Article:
Microsoft has voiced concern at the settlement reached between the Federal Trade Commission and Google believing the agreements on its search practices and use of its standard essential patents do not go far enough.

Microsoft Disappointed at Google-FTC Settlement
Microsoft has expressed concern at the settlement reached between Google and the FTC, claiming it doesn't go far enough.

Google's reaction to the FTC's 19-month long investigation was unsurprisingly positive:

    • "The conclusion is clear: Google's services are good for users and good for competition."

Equally unsurprising was Microsoft's negative reaction, calling the investigation a missed opportunity:

    • The FTC's overall resolution of this matter is weak and-frankly-unusual. We are concerned that the FTC may not have obtained adequate relief even on the few subjects that Google has agreed to address.

The investigation had a two-fold remit - it looked at whether Google was manipulating search results to hurt rivals, and also looked at how Google was using its standard essential patents (SEPs). The FTC absolved Google in relation to the first matter, but found it guilty of abusing its SEPs.

Search results

While the FTC concluded the search giant was not purposely promoting its own services to the detriment of others in search results, it did force Google to agree to end the practice of "scraping" reviews and other data from rivals' websites for its own products, and to allow advertisers to export data to independently evaluate advertising campaigns.

This all sounds like a positive move from the FTC and Google, but Microsoft's vice president and deputy general counsel, Dave Heiner disagrees. In a blog post entitled "The FTC and Google: A Missed Opportunity" Heiner speaks about data portability and how Google's promise in this matter "falls short of the mark in various ways."

Google previously did not allow advertisers using its Google AdWords platform to easily use data about their own ad campaigns on other platforms, such as Microsoft's Bing. Heiner believes that despite Google's promises to change this practice, it doesn't go far enough.

"Google inexplicably has not promised to allow all advertisers to port their campaign data to other ad platforms-only those with a primary billing address in the United States. But many firms based outside the United States advertise in the United States. What basis is there for excluding them from the protection embodied in Google's commitments?"

Heiner also makes the point that the commitment from Google is not made in the language usually used in antitrust remedies which he implies could allow Google to circumvent the restrictions "by other means."

Microsoft was not the only company complaining about what they see as a let-off for Google. Yelp, which operates a user review sit and had complained about the scraped reviews said:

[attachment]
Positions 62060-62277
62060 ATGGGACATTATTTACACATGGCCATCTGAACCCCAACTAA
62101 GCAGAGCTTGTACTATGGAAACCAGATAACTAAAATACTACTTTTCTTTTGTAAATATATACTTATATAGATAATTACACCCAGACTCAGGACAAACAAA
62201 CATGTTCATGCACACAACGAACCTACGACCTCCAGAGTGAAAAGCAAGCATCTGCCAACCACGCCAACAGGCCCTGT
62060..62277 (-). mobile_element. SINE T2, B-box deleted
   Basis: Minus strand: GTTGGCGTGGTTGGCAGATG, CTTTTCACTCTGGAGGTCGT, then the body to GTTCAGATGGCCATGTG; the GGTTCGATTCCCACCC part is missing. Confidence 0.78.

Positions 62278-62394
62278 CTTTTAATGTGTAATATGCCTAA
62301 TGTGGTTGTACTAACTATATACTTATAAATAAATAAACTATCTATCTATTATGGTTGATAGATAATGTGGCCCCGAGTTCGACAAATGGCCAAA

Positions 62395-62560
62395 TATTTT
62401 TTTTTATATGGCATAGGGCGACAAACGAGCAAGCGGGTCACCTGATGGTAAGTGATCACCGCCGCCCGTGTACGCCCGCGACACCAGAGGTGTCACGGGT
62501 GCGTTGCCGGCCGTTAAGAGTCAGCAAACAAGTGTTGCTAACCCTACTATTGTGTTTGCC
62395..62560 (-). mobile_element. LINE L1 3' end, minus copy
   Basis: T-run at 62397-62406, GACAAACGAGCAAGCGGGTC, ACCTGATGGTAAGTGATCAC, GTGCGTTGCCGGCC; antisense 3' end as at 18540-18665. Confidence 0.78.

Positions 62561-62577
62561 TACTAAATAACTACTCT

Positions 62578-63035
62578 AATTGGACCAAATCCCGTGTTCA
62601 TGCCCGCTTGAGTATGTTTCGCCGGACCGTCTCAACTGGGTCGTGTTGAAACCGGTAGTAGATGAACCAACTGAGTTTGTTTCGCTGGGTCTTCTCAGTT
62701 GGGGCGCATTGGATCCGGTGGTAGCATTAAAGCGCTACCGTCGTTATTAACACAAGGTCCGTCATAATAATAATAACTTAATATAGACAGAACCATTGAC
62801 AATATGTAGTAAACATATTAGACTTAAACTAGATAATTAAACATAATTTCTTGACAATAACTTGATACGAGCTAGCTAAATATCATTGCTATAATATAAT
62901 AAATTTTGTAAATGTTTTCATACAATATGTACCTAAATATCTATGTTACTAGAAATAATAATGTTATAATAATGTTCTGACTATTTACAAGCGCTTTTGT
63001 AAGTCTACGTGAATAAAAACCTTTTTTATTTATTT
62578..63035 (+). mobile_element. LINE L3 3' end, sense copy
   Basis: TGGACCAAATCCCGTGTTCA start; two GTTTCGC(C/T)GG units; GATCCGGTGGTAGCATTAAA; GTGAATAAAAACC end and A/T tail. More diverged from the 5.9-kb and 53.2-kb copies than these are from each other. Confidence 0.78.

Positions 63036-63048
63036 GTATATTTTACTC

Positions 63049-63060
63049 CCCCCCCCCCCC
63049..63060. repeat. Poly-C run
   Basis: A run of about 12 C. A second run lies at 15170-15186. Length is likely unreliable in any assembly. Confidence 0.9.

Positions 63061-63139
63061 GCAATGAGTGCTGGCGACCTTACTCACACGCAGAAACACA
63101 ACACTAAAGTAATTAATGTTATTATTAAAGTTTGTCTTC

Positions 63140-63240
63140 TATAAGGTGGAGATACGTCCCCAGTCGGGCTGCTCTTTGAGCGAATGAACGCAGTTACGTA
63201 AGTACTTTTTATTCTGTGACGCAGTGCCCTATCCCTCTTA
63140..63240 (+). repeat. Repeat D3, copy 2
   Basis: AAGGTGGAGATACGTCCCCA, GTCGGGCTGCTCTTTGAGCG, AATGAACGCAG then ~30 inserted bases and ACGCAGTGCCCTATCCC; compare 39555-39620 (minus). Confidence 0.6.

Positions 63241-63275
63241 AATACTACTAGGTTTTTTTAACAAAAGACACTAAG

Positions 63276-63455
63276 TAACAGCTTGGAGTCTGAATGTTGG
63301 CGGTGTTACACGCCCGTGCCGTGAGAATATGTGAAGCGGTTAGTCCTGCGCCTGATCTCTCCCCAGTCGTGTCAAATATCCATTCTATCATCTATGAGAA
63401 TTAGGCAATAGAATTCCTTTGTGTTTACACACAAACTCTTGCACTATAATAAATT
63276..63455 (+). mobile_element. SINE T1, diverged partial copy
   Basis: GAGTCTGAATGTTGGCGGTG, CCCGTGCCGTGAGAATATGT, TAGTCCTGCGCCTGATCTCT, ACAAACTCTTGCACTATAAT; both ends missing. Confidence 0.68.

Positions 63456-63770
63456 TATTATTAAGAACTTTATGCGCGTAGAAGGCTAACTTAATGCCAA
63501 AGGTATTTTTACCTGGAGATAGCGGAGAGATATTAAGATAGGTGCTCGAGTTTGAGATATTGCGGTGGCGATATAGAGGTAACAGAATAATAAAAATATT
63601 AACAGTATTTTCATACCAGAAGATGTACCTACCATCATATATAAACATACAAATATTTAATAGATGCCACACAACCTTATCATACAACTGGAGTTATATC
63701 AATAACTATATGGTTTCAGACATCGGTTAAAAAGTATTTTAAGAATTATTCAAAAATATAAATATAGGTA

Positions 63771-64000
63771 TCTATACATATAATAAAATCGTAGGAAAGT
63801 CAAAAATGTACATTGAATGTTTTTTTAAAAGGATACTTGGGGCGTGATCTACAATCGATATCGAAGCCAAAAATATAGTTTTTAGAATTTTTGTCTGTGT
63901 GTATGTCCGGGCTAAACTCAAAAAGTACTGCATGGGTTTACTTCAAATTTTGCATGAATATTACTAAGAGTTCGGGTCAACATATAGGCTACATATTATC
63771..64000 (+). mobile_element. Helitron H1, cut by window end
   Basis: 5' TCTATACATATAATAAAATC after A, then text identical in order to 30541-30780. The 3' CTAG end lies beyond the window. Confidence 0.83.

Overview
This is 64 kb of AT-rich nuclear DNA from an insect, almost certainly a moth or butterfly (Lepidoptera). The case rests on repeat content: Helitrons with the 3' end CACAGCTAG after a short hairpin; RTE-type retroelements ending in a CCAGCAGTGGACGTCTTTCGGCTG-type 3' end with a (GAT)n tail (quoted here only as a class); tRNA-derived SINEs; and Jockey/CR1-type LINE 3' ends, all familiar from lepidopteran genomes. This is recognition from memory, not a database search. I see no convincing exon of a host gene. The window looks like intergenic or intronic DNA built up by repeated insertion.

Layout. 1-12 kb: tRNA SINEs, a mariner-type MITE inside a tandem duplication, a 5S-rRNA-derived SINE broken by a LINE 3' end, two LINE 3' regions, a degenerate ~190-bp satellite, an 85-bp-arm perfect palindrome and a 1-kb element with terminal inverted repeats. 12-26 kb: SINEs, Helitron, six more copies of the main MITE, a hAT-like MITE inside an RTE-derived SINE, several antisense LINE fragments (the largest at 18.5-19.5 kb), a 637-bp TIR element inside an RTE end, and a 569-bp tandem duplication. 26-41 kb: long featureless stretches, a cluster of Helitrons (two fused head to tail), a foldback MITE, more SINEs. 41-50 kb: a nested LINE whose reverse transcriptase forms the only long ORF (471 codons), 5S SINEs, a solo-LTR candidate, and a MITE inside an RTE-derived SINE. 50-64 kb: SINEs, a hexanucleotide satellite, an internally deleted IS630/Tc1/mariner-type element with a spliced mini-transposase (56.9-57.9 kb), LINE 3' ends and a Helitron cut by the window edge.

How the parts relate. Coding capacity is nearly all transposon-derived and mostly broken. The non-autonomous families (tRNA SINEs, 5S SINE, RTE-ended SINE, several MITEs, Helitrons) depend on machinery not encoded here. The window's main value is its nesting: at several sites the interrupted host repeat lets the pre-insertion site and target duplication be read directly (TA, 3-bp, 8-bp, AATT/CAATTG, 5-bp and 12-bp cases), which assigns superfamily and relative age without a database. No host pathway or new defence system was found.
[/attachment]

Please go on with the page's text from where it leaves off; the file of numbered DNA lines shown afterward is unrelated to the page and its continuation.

"The closure of the commission's investigation into search bias by Google without action...represents a missed opportunity to protect innovation in the Internet economy. We look for the regulatory bodies continuing their investigation to have greater success."

Standard Essential Patents

The second strand of the FTC investigation looked at how Google used its SEPs and it found that Google had not lived up to the promises it had made previously. Google, like all other patent holders, are obliged to licence these SEPs to other companies on fair, reasonable and non-discriminatory (FRAND) terms.

The FTC has issued a number of restrictions on Google in an attempt to prevent it from seeking sales bans on products it believes are infringing these SEPs.

According to patent expert Florian Muller, the FTC's approach is that there should be "a window during which the parties can negotiate without the threat of an injunction hanging over the potential licensee, but if the parties can't reach an agreement, they should have a US district court or an arbitration tribunal set the terms for them."

Essentially the FTC is trying to put in place a set of criteria Google has to follow in order to prevent Google seeking an injunction as its first recourse. However Microsoft doesn't believe the criteria are strict enough.

According to Heiner, Google can "continue to threaten that it will sue for an injunction, knowing that many would-be licensees will not be in a position to engage in litigation or arbitration with Google and also meet all of the other procedural requirements set forth in the decree that are imposed on the licensee."

Muller says on his Foss Patents blog that the FTC has done a lot to close loopholes typically used by companies who abuse SEPs, but he remains to be convinced if the right thing has been done:

"While I haven't had enough time yet to think about any loopholes that may still exist, my impression so far is that the FTC has really thought this through and is aware of a number of tactics commonly employed by SEP abusers....but at the strategic level of "doing the right things", I'm unconvinced to say the least and hope that better solutions to the rampant."